How to Build an Interactive HTML5 Ad in 10 Minutes
Today we’d like to demonstrate how to build an interactive HTML5 banner ad.
This was a project we did for Carlsberg a while back, which we think can be useful for designers and programmers interested in front-end design work.
Carlsberg is a multi-billion dollar, global beer brand that employs over 40,000 people around the world. Besides the household Carlsberg brand, they also house other brands such as Tuborg, Somersby (cider), Kronenbourg, and Dali Beer (a fast growing brand in Asia).
What Is An Interactive Ad?
Let’s do a quick recap. In the old days, we had text ads, which are basically a short text blurb with a link to the advertiser’s page, product or service.
Next came static banner ads. These are typically static images. They’re more compelling that text ads, because images are worth a thousand words. The main formats come in a 300×250 pixels (box), 728×90 (wide) or 90×728 (skyscraper).
Then, Flash technology game along on the desktop browser. Flash was revolutionary, because it enabled a wave of animated banner ads, as well as interactive ones. Animated ads captivate user attention resulting in higher click through rates (CTR). Players could even play a micro-game such shooting something, or throwing a ball into the hoop.
In 2010, Apple convinced the world of the virtues of switching to HTML5, and with giants including Google following suit, Flash technology quickly declined.
Ad technology companies see the huge growth potential in mobile, and hence started implementing HTML5 into a new, cross-platform ad unit. This unit is called the HTML5 interactive ad, supported by new industry standards such as MRAID, MRAID2, and such.
Long story short, an interactive HTML5 ad, is an ad that now works on smartphones, tablets and desktop browsers.
So What’s This Carlsberg Ad About?
Here’s a link to video, showing the interactive ad running on an iPhone:
The goal of this interactive ad is to drive awareness of the World Rugby Sevens Tournament, an annual rugby event that happens in Hong Kong. The best of the best teams from all around the world compete annually to win the top prize. Carlsberg is one of the main sponsors.
The ad experience is simple. Users see a glowing Carlsberg beer bottle. A message is asking the user to tap on the glowing bottle.
Upon tapping on it, a short animation plays of a rugby player carrying a cold, iced bucket of Carlsberg beers.
A fun brand slogan appears: “Are you beer ready”?
Users can then tap on the ‘Find us on Facebook’ link to visit the advertiser’s page for more information.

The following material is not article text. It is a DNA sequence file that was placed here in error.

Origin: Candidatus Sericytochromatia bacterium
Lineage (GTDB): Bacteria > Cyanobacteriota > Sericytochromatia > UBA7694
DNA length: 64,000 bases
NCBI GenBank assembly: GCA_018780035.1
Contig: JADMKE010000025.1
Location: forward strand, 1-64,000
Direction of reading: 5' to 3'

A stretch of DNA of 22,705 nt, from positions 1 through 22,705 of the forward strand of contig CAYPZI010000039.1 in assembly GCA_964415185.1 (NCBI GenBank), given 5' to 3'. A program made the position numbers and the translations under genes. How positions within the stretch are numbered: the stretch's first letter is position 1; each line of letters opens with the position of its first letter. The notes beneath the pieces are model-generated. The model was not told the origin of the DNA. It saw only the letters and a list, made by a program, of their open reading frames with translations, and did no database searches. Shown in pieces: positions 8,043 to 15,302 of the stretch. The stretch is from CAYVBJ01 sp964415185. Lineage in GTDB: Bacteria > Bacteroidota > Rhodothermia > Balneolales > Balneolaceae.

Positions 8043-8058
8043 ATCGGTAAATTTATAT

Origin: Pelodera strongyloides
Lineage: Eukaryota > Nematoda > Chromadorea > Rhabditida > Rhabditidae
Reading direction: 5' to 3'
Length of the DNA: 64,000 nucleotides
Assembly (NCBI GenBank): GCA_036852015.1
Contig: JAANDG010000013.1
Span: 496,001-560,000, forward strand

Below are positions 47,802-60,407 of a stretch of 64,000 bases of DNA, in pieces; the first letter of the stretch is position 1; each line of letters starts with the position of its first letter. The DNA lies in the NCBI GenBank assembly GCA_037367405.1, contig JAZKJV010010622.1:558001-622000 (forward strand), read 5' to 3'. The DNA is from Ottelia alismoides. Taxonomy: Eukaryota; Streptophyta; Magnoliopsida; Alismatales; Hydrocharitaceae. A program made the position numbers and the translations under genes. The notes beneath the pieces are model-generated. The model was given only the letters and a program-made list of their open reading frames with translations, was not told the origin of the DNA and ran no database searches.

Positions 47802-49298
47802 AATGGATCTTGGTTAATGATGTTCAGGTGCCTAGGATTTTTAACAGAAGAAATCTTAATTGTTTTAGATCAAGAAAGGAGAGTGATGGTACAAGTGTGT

Back To Our Regular Programming
An interactive HTML5 ad consists of 5 main elements:
- index.html (main entry point)
- main.css (the CSS stylesheet)
- assets (visual assets)
- the outbound link (where the ad should take users to)
Let’s start building the ad…
Part 1: index.html
The index.html consists of standard HTML declarations.
What matters here are the meta viewport, and the linking to main.css and main.js
As you can see, it’s fairly simple. Nothing out of the ordinary.
Part 2: main.js (The Meat And Bones )
At the top, we insert jQuery’s entire minified JS. Note that you can use the latest version of jQuery from http://jquery.com/
jQuery will be helpful for most of the DOM manipulation techniques we use.
Next, we create a simple image based preload function.
We preload a bunch of graphical assets related to the ad.
Now, on to the logic. When the ad loads, you’ll notice we create 2 divs, called scene1 and scene2.
scene1 contains the div of the glowing bottle. When it’s clicked on, it transitions to scene2, via the gotoScene2 function
scene2 itself contains the tagline div, which redirects to the Facebook page of Carlsberg, when tapped.
That’s basically it. Very simple logic is needed.
Part 3: main.css (The Stylesheet)
The main.css file contains all CSS-related styles.
In this example, we did some of the cool animations you see via CSS
For instance, the glowing beer bottle uses the blinker value from the -webkit-animation property
We also add a few standard algorithms that users tend to love, such as bounceIn and bounceOut
Part 4: Visual Assets
Interactive ads require fun visuals that are brand-related. Hence, it’s advisable to work with a designer on interactive HTML5 ads.
In our case we used: The blank green background; The bottle; The background with the rugby man holding a cold ice bucket of beers; The call to action graphics.
Part 5: Call To Action (CTA)
This is the most important parts to any interactive ad. The call to action has to be designed to well, that users actually want to click through to find out more.
It has to be a compelling message that ties to user’s curiosity.
For emphasis, here’s the final CTA look:
We hope this article is useful for the community. As you can see, this interactive ad is really easy to build and takes not more than 10 minutes to assemble yourself.
Click here to download the project files and source code.
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